Leading craft entrepreneurs apparently also tell us that we didn't need the Northrop headquarters, a completed Master Plan highway system, or even food trucks, in Montgomery County.

Yes, folks, when Councilmember Hans Riemer starts acting on an issue, you'd better pray it's not the industry you're working in. There's usually nothing left but debris by the time he's finished.

Remember when Riemer got his political operative and campaign contributor a $150,000-a-year job in County Government - that you pay for? And then put him in charge of food truck policy?

And then 96% of food trucks went out of business, or ceased coming into Montgomery County? That's making MoCo "a more vibrant place to live," right? Especially since new urbanists are over the moon about how food trucks make cities a more vibrant place, and attract young professionals. Which MoCo currently isn't doing so well at, according to statistics.

Meanwhile, at lunchtime you'll find those same food trucks parked a few yards over the county line by Mazza Gallerie in the District. Whoops.

Or, how about his failed "Nighttime Economy" initiative? And how there are now actually less nightclubs in downtown Bethesda since Riemer took office and did all this "wonderful" work? And Barnes and Noble closes earlier at Bethesda Row?

It's funny to hear Riemer now talk about allowing food trucks to operate at night. They already were operating at night, until he and his operative led an effort that got rid of food trucks. In 2011, trucks like Tastefully Toasted could be found serving the crowds leaving bars (many of which are now closed) in Bethesda's Woodmont Triangle.

While friendly local media outlets continue to praise Riemer through propaganda articles, this media outlet is going to continue to ask the tough questions every time the councilmember tries to use the liquor fiasco to promote himself.

His piece did not provide any answers on what he knew about illegal activity in the County DLC, and when he knew it.

Less than 48 hours after the polls closed on Election Day 2014, the News4 I-Team aired a report alleging illegal activity was taking place inside the County DLC. The investigation was conducted over several weeks prior to Election Day, in News4's own words.

Councilmember Riemer appeared in the November 6 report, in a formal, sit-down interview, to feign outrage at this supposedly-"new" information. This wasn't a hasty press ambush, but an interview that had obviously been arranged in advance.

Here's the question the Washington Post and other local media outlets haven't asked Riemer yet:

When did he know about this illegal activity in the DLC, and did he keep it quiet until after Election Day to ensure he would be reelected? Riemer, and the other 8 councilmembers, have oversight authority over the DLC. All 9 could have been hurt politically by the scandal.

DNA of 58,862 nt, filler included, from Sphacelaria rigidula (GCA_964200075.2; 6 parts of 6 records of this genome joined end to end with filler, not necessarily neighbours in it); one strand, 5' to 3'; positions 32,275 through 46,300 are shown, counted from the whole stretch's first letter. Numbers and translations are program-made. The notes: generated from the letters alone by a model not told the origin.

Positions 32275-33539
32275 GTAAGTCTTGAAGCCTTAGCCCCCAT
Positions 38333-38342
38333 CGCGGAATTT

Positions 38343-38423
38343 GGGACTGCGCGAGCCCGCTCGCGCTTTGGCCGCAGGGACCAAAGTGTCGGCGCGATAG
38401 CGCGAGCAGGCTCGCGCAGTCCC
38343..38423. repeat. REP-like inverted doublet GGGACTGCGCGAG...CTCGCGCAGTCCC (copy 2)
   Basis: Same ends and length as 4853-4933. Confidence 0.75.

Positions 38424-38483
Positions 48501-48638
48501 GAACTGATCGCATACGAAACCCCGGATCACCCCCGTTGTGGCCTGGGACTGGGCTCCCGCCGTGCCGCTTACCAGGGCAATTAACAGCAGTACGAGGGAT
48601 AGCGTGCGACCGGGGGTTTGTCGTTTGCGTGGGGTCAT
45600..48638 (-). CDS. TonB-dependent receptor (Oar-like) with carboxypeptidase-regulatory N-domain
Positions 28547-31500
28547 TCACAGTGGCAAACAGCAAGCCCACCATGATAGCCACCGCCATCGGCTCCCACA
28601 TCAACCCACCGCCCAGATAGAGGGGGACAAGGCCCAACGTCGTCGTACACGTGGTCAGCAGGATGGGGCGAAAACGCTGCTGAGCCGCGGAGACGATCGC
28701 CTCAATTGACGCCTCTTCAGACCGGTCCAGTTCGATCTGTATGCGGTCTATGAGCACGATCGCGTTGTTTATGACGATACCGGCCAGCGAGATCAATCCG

The time for propaganda and grandstanding to be replaced with real answers has long passed.

Tuesday, November 11, 2014


The shocking results of an investigation by News 4's I-Team into the Montgomery County Department have added to the growing public questioning of why the county is in the liquor business to begin with. But the timing of the revelations, and Councilmember Hans Riemer's quickness to grandstand in a later News 4 sit-down appearance, raise questions. What did he know, and when did he know it? And why did this all go public just 48 hours after Election Day?

Riemer has received tremendous publicity in local media for several years regarding changes he has suggested in county and state liquor regulations. None of those reports indicated that Riemer had received a campaign contribution from at least one liquor license attorney. Riemer's initial proposals did not address public concerns such as the inability to purchase beer and wine at grocery stores in the county, but were more related to expanding the number of people eligible to obtain liquor licenses in the county, and being able to serve liquor without food in county establishments. Now, in this latest interview, Riemer is talking about getting the county out of the business altogether. Which I would welcome. In any case, it's been known for some time that the councilman is eager to change liquor regulations.

Fast forward to immediately after the reports aired. Hans Riemer conveniently was the only county councilmember interviewed for the follow-up report. I'm sure Roger Berliner, Marc Elrich or Nancy Floreen or any other number of councilmembers would have something to say about stolen liquor, and county employees allegedly drinking and driving. But they did not appear. No details have been given so far, but the rapid TV appearance suggests that Riemer was known to the reporters prior to the day the reports aired.

So to get back to the question of, "What did they know, and when did they know it," the News 4 report says the I-Team was following the trucks for several weeks. I think what the taxpayers have a right to know is, when was it known that County DLC drivers were allegedly drinking on the job, and stealing and reselling liquor? Before Election Day, or after? When was Hans Riemer alerted to these findings by News 4 - before Election Day, or after?

If the scandal had become public prior to Election Day, it would have been damaging to Mr. Riemer, County Executive Ike Leggett, and any other council incumbent on the ballot, as each one of them has oversight authority over the DLC.

What was the timeline?